The Hollandsche Manege in Amsterdam is the oldest riding school in the Netherlands, dating back to 1744. The current building, inspired by the Spanish Riding School in Vienna, was constructed in 1882. The building has been declared a rijksmonument (national monument).
In the Hollandsche Manege, the wealthy citizenry of Amsterdam and members of the Dutch royal house could practice their riding skills. The original Hollandsche Manege was built in 1744 and stood at the corner of the Lijnbaansgracht and Leidsegracht canals. The complex included stables for 60 horses and living quarters for a horse trainer (pikeur). On the upper floor of the horse trainer's house, Wolfgang Amadeus Mozart and his sister Marianne gave a performance in 1766.
The riding school was demolished in 1881 when the Leidegracht canal was extended as far as the Singelgracht canal. To replace it, a new building in neoclassical style was constructed in 1882 at Vondelstraat 140, on the northeastern edge of the Vondelpark, which at that time was frequently used for horse riding. The new building was designed by the then-popular architect A.L. van Gendt, who also designed the Concertgebouw concert hall and the Amsterdam Centraal railway station.
The richly ornate interior features a main hall with balustrades and a cast-iron roof construction and a hallway from the lobby to the main hall with an iron and glass roof. In 1889 an extension was added onto the back side of the building, facing the street Overtoom. This extension, which included a carriage house, was demolished in 1969.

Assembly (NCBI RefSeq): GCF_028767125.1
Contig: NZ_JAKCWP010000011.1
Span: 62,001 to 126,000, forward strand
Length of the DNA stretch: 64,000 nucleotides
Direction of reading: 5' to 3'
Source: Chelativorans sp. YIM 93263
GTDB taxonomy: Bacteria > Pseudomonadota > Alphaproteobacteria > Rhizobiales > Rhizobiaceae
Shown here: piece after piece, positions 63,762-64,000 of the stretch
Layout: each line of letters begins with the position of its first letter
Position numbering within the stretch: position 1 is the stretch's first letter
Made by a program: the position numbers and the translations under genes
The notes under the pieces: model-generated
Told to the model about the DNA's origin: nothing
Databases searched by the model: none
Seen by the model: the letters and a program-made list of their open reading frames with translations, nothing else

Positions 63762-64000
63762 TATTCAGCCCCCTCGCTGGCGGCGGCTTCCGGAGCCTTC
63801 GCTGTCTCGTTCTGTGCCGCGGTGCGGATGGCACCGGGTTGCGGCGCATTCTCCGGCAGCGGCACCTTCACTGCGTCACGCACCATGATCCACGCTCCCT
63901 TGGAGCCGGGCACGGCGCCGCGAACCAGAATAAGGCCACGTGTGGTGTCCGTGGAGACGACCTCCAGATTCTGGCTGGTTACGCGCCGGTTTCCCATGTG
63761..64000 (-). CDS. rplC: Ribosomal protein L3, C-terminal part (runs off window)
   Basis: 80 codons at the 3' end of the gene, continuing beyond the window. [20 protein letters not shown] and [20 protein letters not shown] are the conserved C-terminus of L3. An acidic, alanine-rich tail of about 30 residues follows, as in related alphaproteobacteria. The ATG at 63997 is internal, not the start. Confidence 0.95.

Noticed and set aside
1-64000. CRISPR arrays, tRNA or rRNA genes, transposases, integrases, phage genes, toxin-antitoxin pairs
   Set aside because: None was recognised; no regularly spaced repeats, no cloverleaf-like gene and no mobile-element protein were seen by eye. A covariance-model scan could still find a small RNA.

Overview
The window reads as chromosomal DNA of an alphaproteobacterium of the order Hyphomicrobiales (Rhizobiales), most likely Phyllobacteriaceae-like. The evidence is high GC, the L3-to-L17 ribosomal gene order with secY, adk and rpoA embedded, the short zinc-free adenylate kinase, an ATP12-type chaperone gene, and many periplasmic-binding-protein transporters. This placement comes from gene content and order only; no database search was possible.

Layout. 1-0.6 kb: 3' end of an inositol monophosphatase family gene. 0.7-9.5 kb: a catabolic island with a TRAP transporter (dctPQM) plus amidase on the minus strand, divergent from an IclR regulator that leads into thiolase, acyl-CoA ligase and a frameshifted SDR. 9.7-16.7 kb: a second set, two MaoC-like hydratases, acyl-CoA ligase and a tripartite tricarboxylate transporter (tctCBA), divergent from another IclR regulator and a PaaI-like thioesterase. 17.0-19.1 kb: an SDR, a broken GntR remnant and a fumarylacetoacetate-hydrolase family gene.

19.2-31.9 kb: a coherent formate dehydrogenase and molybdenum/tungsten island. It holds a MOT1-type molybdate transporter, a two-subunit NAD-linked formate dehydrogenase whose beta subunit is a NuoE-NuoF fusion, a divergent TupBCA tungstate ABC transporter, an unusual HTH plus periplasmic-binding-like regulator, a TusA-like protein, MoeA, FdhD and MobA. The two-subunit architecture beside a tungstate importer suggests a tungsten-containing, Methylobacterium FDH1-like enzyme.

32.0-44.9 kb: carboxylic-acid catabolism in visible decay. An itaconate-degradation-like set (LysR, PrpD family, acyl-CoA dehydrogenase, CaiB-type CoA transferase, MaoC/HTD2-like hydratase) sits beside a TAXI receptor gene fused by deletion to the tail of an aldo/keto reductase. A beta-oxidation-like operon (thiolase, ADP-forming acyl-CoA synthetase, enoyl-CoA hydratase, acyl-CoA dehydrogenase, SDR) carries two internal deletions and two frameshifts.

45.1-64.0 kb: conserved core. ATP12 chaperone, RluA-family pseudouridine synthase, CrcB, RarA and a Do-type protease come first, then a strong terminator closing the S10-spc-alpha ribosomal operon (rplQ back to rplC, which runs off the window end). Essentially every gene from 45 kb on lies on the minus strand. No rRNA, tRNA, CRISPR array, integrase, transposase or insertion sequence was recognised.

The present riding school has a stable of 35 horses and 15 ponies. The student riding clubs ASR BLOK and ASR H.O.R.S. have weekly training sessions in the Hollandsche Manege. The building is also used for dressage competitions. The building includes a publicly accessible café/restaurant and is rented out for receptions, weddings, and other events.
In the early 1970s, there were plans to demolish to Hollandsche Manege. Joop Ritmeester van de Kamp, chair of the organisation "De Hollandse Manege" (which managed the building), sought to demolish the building and build a new riding school in the Amsterdamse Bos, a manmade forest to the south of Amsterdam. The plans were scrapped after vocal protests, including a petition by art history students at the University of Amsterdam, who collected over 2,000 signatures against the demolition.
In 1986 the building underwent restoration. In 2007 it celebrated its 125-year anniversary. Since 28 May, 2009, the horses are no longer confined to the building but are also regularly let outside on the Koeienweide meadow of the adjacent Vondelpark.
- De geschiedenis van de Hollandsche Manege (in Dutch)
- Gemeente Amsterdam, Bureau Monumenten & Archeologie (in Dutch)
- Hollandsche Manege - I amsterdam
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